Uncorrelated, orthogonal and independent???

Jun 2010
2
0
Hi, i have a couple of questions...

I know that when two random vectors are independent, they are uncorrelated. The opposite it isn't true necessarily.

What about orthogonal random vectors??
Orthongonality implies independence??
Independence implies orthogonality?

Why??

i know for example, that orthogonality exists when the correlation matrix is diagonal, and uncorrelation exists when covariance matrix is diagonal. But i don't understand clearly the relation with independence...

It's a little confusing to me... Thanks....
 
Jun 2010
4
2
Kolkata,India
Orthogonality imposes independence. The opposite may not hold.
To prove it:
Take two vectors X and Y such that they are orthogonal.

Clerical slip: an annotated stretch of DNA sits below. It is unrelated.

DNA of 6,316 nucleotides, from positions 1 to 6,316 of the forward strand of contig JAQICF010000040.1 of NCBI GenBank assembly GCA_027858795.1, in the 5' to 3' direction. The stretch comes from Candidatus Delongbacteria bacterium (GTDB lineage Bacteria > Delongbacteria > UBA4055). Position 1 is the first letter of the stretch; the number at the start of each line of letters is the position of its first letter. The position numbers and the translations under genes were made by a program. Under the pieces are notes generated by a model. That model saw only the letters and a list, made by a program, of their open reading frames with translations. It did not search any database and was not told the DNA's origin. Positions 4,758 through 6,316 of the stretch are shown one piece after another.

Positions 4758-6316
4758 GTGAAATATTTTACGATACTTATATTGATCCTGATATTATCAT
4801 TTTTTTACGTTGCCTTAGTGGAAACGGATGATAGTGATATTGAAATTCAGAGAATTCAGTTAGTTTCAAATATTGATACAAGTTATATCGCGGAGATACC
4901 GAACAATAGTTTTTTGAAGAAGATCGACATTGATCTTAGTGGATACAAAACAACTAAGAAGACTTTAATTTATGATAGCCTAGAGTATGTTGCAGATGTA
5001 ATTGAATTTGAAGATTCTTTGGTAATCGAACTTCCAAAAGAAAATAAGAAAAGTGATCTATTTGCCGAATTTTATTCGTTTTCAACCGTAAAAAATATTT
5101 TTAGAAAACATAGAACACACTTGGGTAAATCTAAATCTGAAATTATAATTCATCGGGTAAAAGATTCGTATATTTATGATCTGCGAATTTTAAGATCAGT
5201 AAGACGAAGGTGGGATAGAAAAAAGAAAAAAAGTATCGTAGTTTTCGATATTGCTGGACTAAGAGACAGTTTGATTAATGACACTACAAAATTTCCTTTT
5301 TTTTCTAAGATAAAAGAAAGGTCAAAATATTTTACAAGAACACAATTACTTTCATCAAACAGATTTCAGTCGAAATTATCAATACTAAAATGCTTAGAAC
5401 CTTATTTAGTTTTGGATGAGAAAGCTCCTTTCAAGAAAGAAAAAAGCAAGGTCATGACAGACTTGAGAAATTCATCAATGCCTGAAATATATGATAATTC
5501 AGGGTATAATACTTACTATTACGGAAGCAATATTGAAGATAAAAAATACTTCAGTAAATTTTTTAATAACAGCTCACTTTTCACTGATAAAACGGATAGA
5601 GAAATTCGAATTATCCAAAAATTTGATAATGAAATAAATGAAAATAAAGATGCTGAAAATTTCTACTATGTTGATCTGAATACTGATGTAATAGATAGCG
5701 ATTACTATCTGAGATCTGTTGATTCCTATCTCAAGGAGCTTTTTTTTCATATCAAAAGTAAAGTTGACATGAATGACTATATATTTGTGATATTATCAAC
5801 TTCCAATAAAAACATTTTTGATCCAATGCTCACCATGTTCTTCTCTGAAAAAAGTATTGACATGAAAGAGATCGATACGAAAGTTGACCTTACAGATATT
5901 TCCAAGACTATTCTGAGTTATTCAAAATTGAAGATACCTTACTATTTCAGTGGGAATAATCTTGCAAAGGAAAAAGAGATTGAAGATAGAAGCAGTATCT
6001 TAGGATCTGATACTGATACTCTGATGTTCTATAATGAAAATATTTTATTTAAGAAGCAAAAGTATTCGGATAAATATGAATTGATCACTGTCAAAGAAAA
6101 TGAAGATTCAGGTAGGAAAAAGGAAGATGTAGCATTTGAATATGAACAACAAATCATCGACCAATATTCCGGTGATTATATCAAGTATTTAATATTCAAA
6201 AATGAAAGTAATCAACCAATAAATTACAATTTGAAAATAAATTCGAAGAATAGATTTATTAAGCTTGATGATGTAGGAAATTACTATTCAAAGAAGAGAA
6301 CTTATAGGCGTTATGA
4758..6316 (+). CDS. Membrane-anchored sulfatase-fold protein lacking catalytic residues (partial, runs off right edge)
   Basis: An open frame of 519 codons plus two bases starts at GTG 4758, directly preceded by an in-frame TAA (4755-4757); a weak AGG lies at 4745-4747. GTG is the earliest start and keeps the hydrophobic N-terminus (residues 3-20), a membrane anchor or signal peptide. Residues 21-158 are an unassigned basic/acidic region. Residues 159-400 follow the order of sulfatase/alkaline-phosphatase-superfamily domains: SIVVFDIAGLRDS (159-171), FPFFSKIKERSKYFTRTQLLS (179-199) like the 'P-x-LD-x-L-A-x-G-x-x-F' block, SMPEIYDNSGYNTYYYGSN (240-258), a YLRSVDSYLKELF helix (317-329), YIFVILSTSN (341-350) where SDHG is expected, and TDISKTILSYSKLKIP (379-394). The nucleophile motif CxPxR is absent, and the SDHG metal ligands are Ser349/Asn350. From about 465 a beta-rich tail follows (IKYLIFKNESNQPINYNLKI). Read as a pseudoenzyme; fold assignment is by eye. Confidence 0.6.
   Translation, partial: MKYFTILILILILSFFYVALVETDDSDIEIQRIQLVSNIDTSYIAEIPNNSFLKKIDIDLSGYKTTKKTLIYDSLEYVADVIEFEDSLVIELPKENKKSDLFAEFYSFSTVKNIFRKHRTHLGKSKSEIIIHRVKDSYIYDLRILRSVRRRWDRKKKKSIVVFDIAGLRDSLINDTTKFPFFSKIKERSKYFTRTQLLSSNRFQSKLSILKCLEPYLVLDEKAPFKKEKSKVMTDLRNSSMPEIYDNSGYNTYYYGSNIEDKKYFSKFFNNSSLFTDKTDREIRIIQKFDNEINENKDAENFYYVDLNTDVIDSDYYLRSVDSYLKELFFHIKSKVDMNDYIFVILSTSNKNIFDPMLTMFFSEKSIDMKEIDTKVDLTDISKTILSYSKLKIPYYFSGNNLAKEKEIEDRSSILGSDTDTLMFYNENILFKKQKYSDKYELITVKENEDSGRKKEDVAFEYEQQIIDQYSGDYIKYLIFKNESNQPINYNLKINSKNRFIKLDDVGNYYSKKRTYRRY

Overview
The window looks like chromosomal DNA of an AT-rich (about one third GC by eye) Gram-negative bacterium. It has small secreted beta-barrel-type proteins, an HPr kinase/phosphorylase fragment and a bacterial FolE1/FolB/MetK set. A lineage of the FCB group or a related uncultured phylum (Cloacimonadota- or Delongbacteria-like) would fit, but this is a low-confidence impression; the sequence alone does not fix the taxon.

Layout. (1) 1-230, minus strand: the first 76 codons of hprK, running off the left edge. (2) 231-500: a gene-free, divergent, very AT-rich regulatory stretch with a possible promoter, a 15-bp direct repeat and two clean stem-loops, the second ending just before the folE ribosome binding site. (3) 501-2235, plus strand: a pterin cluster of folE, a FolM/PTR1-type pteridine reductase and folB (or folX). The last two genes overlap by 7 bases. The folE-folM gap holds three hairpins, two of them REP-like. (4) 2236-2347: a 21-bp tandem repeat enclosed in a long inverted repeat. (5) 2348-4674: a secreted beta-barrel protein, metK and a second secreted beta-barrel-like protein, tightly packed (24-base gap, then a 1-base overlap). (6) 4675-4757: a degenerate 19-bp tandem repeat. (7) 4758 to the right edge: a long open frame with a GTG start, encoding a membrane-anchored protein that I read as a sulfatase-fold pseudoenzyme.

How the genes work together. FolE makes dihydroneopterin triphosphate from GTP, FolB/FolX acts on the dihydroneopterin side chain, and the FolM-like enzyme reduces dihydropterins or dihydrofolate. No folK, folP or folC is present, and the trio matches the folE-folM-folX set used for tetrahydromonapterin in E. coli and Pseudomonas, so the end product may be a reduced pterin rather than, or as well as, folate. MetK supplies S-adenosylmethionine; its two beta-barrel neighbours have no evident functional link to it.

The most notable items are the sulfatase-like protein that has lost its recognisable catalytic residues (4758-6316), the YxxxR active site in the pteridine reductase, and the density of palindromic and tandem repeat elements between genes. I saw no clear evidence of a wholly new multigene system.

i.e. x^Ty=0
let us assume that if possible they are linearly dependent.
i.e. there exists scalar c(not equal to 0)
such that,
x=c.y
so,
x^T=cY^T
this means, c Y^TY=0
implies, Y^TY=0
implies, each element of Y vector is 0.which is absurd.
hence x and y are independent.
The opposite can be proved taking any counter example
say,
x=(1 0 2)
y=(0 1 1)
the above two vectors are independent but not orthogonal.
 
Oct 2009
340
140
Dooti, I think the OP was referring to independence in the sense of random variables, not in the sense of "linear dependence."

I would think that what he means by orthogonal is either something along the lines of

\(\displaystyle Ex^\top y = 0\)

or

\(\displaystyle E(x - Ex)^\top (y - Ey) = 0\).

In neither case does orthogonality imply independence (this is trivial to show if you take x, y to be real numbers). In the first case, independence does not imply orthogonality, while in the second case it does.
 
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